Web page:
System managers who are in charge of HP 3000s might be concerned about the endurance of their hardware. Those who use systems built in the 1990s feel lucky as their 3000 disks keep spinning and the data flows into and out of servers like the Series 929. This is the smallest of the 9x9 3000s, installed in many places as the best 1990s value for entry-level computing.
More than a dozen years later, these 3000s remain on the job. Senior management in these companies might want to ride the lucky tiger as long as they can, to forestall the expense of transitions. However, there's an IT element much tougher to replace than an 18GB drive, a power supply or a processor board.
During an interview this week, a manager who inherited a 929 preached the gospel of newer hardware. It's a problem that has a solution in the wings, as Stromasys makes its way into the homesteading market with its CHARON emulator. This manager said running MPE/iX on Intel PCs sounded "loopy," but he hasn't dismissed HPA/3000. He did look away from a component even more essential than hardware. While that HP iron might go down, the manager going down can also be a major issue. The knowledge of the 3000 is like gold at most homesteading shops, even if management doesn't have a golden budget for the server anymore.
Birket Foster of MB Foster likes to call this the "lottery factor." What if a 3000 manager's circumstances changed overnight, like in winning the lottery? A big annualized jackpot could mean a retirement, and a homesteading company would need a replacement. In-house training before such a change could prepare a company for the day that its 3000 expert goes down, even while the hardware hums along.
This manager's major concern "over anything else, is that I have a super hardware failure, and I can't get any support or replacement parts for my 3000. And while it's down, I'm out of business." Many companies run their HP 3000s around the clock, every day of the week. During the interview, it was suggested that even getting sick could amount to the same concern. That's not in the cards, he answered.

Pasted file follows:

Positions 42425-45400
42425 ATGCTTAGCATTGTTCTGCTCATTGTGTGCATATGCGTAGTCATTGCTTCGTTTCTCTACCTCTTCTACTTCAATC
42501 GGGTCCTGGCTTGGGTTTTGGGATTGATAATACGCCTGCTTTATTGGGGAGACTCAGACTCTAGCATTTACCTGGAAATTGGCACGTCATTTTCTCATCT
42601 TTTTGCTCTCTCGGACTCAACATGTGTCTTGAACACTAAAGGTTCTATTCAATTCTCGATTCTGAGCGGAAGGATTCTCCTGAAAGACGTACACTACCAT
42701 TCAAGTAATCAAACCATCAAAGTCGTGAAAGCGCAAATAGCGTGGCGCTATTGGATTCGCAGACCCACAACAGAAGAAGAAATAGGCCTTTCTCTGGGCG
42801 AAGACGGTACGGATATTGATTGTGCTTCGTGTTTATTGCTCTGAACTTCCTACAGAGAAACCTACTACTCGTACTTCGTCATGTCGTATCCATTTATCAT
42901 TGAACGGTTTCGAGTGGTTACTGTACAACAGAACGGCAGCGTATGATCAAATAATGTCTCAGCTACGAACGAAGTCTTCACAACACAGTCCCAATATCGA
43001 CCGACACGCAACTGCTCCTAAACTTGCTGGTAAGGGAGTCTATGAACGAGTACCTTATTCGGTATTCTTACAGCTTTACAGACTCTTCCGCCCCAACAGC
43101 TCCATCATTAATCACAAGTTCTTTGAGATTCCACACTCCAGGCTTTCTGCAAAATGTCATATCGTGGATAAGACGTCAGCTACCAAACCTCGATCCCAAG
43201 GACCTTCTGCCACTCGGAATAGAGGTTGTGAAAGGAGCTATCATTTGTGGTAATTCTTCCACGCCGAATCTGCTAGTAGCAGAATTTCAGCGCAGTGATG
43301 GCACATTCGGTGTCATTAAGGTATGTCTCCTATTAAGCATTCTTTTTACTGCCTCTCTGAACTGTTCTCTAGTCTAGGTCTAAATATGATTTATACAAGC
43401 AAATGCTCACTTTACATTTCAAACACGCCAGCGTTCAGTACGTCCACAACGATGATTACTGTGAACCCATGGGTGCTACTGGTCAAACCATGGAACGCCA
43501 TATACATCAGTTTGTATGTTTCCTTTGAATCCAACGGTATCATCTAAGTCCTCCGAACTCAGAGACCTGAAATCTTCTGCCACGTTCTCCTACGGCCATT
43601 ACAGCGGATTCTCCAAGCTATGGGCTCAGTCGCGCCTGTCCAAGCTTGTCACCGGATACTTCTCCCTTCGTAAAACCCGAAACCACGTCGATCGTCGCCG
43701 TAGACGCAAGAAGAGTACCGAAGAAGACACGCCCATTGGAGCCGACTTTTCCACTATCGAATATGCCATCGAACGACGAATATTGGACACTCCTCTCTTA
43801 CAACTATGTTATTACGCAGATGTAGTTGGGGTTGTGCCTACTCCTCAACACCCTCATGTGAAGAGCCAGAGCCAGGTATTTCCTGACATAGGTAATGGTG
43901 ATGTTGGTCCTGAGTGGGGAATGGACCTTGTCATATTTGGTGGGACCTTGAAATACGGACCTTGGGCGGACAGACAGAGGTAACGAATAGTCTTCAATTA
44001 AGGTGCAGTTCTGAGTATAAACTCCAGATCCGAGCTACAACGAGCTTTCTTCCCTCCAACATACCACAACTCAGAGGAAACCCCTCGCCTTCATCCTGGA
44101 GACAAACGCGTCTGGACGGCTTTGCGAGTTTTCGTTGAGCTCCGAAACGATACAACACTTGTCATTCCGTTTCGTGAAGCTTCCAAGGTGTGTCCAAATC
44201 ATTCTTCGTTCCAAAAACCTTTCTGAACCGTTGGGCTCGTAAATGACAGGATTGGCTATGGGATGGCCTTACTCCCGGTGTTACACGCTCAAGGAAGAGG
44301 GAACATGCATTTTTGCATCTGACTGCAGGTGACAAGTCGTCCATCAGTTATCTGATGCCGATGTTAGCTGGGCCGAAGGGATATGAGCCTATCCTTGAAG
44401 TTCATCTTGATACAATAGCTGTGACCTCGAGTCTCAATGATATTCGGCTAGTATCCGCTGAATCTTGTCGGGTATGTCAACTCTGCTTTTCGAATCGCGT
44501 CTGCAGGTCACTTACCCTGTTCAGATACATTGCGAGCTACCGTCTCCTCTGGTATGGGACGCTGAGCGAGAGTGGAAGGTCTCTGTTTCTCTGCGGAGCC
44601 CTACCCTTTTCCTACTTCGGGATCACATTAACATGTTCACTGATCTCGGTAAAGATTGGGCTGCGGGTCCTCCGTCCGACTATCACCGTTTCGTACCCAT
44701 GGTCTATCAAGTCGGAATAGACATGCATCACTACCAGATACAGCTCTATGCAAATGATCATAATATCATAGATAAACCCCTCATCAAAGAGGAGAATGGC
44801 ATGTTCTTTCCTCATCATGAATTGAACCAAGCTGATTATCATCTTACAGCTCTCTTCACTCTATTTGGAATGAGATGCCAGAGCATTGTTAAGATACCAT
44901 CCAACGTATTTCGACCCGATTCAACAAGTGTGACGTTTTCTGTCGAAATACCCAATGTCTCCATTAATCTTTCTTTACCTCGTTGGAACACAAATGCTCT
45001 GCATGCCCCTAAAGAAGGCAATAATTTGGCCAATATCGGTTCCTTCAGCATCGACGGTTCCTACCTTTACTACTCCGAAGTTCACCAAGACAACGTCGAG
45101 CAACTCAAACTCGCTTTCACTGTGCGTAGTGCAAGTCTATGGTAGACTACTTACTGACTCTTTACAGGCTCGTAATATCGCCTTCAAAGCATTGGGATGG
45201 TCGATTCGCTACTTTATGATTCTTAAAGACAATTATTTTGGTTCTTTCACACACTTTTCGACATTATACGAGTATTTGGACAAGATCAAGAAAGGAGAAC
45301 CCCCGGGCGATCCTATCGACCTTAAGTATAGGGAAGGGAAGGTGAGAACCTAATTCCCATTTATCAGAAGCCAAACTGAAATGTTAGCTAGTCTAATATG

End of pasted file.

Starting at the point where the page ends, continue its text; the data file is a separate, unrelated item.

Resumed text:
He did have a plan for succession, something a lot of 3000 users haven't formed. The company would hire somebody to come in and learn the 3000 operations over six months, before the IT manager might retire. This can be a difficult situation to engineer as a contingency. If you're not ready to retire, you would find it tough to approach your senior management to say, "let's hire up some IT expertise and make it 3000-ready."
This difficulty becomes a reality at any company where a migration has been "put on the back burner" for 4-5 years, one manager said. Another noted that migration was taking a lot longer than planned, and still another in that confectionary company said migrations have been discussed ever since HP triggered the end of its plans for the 3000. It's money that people are not forced to spend immediately, says Foster. So they don't.
"It's money versus risk where most people end up," he says. "At some point, though, they want to know how much risk they're really facing. It's not really about the hardware risk," he added. In some cases, even a Series 929 could handle twice the business load that it shoulders every day, if sales rocketed. The most critical point of failure is the 3000 expert at the company. Outside help to manage MPE applications, as a backup resource, can mitigate that risk. But it's got to be trained to know your business processes today -- even if senior management sees the 3000 as a less-than-golden resource.
Learning to step in for a manager who goes down, like one at a Florida insurance group did in 2010, takes time. This might be a period where transition planning -- not a migration, but selecting a replacement app -- could mitigate risk over a longer term. The IT pro who knows MPE/iX is the golden goose in these fables.